Blackpool’s Christmas campaign
Blackpool’s Christmas campaign offers advice and festive cheer to local families. Hannah Connell, Senior Communications Officer at Blackpool Better Start describes how it came about.
Planning the Blackpool Better Start Christmas campaign for 2021 provided some unique challenges as the Covid landscape remained uncertain. Pre-pandemic, our annual Winter Wonderland community event attracted hundreds of families from across the town, but it was clear that this format wouldn’t be appropriate due to the risk of infection at such a large-scale event.
The aim of the Christmas campaign is not just to provide families with a fun-festive experience, but – more importantly - to offer support, signposting and advice to parents living in the Better Start wards. The Christmas initiatives and events offer an effective way of engaging families and initiating conversations with the community about the support available.
To engage more families in Blackpool with Better Start, the team developed three elements for this campaign. These were:
- To offer a free, personalised letter from Father Christmas to Blackpool-based children aged 0-4
- To give the community an opportunity to visit Father Christmas in a mobile grotto and participate in Christmas crafts, stories and music activities.
- To communicate advocacy messages around food and fuel poverty and signpost to services available to families in the town.
Personalised letter from Father Christmas
To increase engagement with families, a social media campaign was launched to offer a personalised letter from Father Christmas to Blackpool children aged 0-4.
1,137 families applied for the letter after it was promoted on Facebook and the campaign reached 16,000 people in the local area. From this, 112 families requested a call from the Community Connector team and 77 food parcels were distributed.
For a full week in December, mobile grottos were created in key community locations. The sessions included a visit to Father Christmas, a story-time, craft activities and singing, and all children were gifted a book and a set of jingle bells.
The event was promoted on social media and families were asked to enter a ballot to gain a place in one of the 10 sessions being held over the week. These entries were allocated to families, with those living in the Better Start wards, and those receiving support from the Early Help and Family Contact Teams, being given priority.
During the week the grottos were visited by 118 families and a total of 161 children got to experience the magical pop-up winter wonderlands.
All of the grotto events were attended by Community Connectors who were on hand to talk to parents and signpost them to relevant services and support.
A recent poll of over 300 Blackpool professionals found that 73% of those questioned expected fuel and food poverty to be the biggest challenge faced by Blackpool families this winter.
From this, the advocacy themes for 2021 were clearly identified and this gave a clear direction for the messages and support to be communicated to the community. The team researched the current provision in Blackpool to help families suffering from fuel and food poverty, and a range of ways to ensure families were aware of the available support were made. These included films on social media about grants and the various services that are available, and literature about food parcels which were distributed at all the grotto events.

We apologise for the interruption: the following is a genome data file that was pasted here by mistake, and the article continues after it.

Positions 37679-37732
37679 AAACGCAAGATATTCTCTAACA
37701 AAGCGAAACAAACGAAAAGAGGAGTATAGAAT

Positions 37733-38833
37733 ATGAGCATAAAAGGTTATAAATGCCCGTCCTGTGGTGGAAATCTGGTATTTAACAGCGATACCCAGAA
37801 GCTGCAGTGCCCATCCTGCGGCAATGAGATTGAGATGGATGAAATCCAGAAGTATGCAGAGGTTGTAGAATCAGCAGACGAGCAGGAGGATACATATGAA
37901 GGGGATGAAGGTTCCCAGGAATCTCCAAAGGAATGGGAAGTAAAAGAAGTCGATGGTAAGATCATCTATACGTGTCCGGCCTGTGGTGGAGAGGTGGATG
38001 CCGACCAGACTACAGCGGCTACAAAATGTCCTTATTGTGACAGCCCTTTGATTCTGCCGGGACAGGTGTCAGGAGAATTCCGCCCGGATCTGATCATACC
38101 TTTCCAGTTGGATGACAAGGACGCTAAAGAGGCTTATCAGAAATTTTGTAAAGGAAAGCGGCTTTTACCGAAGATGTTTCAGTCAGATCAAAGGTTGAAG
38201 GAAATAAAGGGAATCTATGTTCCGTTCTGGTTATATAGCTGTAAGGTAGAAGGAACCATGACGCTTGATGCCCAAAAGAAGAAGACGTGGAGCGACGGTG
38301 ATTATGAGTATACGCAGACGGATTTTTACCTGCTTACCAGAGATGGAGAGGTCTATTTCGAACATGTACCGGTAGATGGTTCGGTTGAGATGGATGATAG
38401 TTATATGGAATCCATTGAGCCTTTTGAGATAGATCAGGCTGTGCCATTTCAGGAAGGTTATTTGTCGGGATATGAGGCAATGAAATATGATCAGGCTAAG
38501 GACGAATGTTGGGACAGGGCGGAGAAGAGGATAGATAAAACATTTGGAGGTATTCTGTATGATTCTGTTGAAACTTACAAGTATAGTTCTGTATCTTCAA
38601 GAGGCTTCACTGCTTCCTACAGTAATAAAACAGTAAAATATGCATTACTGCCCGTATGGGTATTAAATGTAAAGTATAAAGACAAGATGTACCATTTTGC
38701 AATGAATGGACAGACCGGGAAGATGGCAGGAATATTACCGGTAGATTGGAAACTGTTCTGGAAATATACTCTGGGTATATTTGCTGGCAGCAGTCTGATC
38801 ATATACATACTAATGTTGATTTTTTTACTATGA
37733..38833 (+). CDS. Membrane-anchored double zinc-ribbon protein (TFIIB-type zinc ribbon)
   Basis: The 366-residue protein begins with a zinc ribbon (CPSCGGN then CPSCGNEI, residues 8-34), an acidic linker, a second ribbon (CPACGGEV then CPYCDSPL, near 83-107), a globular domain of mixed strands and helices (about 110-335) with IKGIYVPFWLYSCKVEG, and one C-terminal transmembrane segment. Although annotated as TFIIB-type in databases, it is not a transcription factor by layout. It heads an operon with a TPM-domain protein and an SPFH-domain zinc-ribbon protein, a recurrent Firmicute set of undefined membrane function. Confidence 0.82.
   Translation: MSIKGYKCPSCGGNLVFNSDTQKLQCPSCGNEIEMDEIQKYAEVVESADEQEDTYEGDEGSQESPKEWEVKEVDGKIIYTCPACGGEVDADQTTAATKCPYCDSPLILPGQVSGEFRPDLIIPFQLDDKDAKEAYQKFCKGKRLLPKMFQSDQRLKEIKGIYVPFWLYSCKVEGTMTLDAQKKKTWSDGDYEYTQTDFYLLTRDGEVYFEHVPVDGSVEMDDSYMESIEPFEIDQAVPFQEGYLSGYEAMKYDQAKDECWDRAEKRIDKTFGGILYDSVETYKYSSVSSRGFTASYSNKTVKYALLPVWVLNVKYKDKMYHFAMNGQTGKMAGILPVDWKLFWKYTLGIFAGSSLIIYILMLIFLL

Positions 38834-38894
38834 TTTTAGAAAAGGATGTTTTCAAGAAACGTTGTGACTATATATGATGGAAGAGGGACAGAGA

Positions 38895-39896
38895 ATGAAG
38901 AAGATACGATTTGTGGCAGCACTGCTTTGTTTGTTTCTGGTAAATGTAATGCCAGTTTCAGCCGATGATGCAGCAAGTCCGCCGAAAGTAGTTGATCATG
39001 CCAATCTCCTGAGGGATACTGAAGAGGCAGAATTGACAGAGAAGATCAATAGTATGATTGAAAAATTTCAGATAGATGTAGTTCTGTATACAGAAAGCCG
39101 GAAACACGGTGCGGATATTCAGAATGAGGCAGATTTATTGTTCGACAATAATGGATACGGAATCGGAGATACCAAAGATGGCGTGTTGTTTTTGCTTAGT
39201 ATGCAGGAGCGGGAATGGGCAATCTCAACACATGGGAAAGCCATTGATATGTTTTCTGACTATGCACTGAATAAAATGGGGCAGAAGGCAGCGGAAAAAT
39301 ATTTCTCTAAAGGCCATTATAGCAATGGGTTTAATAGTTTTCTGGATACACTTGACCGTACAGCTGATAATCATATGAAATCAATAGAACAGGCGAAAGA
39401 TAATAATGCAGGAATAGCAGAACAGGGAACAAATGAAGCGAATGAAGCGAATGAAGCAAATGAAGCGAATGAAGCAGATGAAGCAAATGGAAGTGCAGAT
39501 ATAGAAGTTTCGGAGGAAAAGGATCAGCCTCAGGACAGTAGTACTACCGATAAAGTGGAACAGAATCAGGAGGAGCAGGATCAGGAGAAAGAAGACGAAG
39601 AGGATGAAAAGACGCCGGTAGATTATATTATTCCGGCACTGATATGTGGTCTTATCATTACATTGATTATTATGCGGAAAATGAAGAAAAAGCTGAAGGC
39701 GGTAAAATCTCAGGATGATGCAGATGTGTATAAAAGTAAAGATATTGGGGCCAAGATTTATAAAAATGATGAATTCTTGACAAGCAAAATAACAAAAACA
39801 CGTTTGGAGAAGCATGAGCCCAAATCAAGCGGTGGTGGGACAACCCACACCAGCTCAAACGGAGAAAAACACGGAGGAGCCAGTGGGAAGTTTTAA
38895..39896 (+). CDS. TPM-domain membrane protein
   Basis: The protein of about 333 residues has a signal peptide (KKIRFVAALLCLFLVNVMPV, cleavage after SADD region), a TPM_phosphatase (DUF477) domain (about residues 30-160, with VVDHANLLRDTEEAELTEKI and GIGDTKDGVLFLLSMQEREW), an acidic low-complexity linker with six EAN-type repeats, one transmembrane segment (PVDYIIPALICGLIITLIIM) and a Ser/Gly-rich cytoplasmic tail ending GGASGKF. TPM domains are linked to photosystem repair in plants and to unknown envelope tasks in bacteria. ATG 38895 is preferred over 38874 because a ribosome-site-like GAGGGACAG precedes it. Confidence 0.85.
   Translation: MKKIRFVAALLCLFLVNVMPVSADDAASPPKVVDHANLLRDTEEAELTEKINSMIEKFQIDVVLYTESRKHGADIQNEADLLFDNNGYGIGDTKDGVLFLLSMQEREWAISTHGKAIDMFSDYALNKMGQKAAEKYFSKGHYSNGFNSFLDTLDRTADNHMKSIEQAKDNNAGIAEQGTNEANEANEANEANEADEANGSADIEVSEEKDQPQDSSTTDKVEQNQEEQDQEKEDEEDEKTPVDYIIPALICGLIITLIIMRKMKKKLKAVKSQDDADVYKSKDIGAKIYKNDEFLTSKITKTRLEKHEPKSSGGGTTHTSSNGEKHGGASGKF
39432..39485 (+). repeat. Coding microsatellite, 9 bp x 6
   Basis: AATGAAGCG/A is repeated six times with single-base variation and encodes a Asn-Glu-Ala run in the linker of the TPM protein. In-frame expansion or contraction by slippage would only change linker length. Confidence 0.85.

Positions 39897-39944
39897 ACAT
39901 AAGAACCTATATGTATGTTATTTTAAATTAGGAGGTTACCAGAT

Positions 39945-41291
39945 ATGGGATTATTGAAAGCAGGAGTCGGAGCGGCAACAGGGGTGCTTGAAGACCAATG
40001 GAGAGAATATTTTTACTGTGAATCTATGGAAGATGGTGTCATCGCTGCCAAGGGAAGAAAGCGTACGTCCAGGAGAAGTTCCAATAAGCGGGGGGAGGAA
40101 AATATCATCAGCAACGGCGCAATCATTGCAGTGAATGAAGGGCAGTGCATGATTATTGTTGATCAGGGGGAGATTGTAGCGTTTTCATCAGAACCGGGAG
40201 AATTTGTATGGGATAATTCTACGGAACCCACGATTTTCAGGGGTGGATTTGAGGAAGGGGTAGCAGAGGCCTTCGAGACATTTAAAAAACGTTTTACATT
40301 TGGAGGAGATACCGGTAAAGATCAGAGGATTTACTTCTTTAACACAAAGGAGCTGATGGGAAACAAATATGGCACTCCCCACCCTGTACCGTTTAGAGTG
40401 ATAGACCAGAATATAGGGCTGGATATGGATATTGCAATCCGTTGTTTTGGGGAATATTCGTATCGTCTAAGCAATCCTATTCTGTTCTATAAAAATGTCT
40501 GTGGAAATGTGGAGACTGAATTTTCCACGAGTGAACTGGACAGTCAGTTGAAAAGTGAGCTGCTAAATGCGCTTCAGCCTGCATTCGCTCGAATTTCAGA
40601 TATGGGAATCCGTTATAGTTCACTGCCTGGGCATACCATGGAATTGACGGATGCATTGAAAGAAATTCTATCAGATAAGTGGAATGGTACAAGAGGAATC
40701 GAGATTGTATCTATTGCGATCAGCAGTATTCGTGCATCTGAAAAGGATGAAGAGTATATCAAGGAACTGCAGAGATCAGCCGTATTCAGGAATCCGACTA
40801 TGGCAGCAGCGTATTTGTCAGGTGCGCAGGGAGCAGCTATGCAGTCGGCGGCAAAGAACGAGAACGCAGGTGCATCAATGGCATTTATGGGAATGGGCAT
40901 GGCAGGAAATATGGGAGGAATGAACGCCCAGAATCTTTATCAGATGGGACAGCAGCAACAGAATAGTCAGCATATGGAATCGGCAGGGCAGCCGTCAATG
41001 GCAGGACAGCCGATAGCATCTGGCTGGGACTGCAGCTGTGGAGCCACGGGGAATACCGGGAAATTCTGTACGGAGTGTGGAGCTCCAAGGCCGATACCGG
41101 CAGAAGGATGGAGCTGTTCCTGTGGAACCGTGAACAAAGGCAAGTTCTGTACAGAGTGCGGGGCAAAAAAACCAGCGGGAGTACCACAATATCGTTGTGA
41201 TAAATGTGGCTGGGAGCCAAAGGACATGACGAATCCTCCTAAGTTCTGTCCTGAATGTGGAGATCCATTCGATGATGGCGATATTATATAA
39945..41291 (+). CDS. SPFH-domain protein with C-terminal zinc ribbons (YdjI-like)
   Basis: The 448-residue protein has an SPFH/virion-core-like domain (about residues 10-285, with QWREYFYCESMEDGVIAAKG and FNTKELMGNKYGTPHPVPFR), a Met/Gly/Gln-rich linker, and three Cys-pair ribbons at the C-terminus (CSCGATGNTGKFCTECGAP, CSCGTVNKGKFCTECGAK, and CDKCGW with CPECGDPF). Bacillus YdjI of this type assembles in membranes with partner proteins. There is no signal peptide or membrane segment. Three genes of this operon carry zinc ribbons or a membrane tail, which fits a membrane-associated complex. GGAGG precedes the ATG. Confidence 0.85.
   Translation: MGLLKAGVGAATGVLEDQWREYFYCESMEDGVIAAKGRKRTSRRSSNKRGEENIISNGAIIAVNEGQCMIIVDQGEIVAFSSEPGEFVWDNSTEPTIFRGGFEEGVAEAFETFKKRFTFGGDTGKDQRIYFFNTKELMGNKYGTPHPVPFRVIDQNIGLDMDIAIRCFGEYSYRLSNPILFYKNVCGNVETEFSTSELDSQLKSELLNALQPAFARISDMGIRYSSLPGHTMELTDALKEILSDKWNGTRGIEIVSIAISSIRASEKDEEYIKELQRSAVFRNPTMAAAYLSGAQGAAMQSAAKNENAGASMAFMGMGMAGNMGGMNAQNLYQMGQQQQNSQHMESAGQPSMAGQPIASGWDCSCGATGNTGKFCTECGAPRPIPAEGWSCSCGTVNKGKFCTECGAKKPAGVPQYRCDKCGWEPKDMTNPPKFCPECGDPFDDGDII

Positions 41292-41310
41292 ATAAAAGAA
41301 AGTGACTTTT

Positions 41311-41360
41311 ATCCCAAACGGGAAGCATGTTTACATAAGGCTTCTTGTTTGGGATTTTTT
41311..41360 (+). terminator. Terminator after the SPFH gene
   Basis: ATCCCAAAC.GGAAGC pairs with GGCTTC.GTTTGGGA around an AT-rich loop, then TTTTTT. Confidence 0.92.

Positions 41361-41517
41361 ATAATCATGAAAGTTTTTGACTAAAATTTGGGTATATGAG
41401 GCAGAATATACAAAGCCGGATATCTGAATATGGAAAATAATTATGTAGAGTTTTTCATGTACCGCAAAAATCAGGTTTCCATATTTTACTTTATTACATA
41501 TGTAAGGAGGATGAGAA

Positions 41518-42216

The campaign messages around food and fuel poverty will continue over the winter, to ensure families are aware of the sources of support.
Feedback from families has been fantastic. One mum said: “Jersey-Hope had such good fun and it was made magical by all the team interacting with all the children so nobody felt left out. It really was like a Christmas wonderland.”
Overall, we feel that the Christmas campaign provided an innovative approach to engaging families despite the difficulties caused by the pandemic. All the activity cost less than £3000 which is far less than the previous large-scale events we have run, so it will be interesting if (when!) we return to “normal” life, if this new engagement model is adopted or whether we will return to working the way we did pre-Covid.
Hannah Connell is Senior Communications Officer at Blackpool Better Start
About A Better Start
A Better Start is a ten-year (2015-2025), £215 million programme set-up by The National Lottery Community Fund, the largest funder of community activity in the UK. Five A Better Start partnerships based in Blackpool, Bradford, Lambeth, Nottingham and Southend are supporting families to give their babies and very young children the best possible start in life. Working with local parents, the A Better Start partnerships are developing and testing ways to improve their children’s diet and nutrition, social and emotional development, and speech, language and communication.
The work of the programme is grounded in scientific evidence and research. A Better Start is place-based and enabling systems change. It aims to improve the way that organisations work together and with families to shift attitudes and spending towards preventing problems that can start in early life. It is one of five major programmes set up by The National Lottery Community Fund to test and learn from new approaches to designing services which aim to make people’s lives healthier and happier
The National Children’s Bureau is coordinating an ambitious programme of shared learning for A Better Start, disseminating the partnerships’ experiences in creating innovative services far and wide, so that others working in early childhood development or place-based systems change can benefit.
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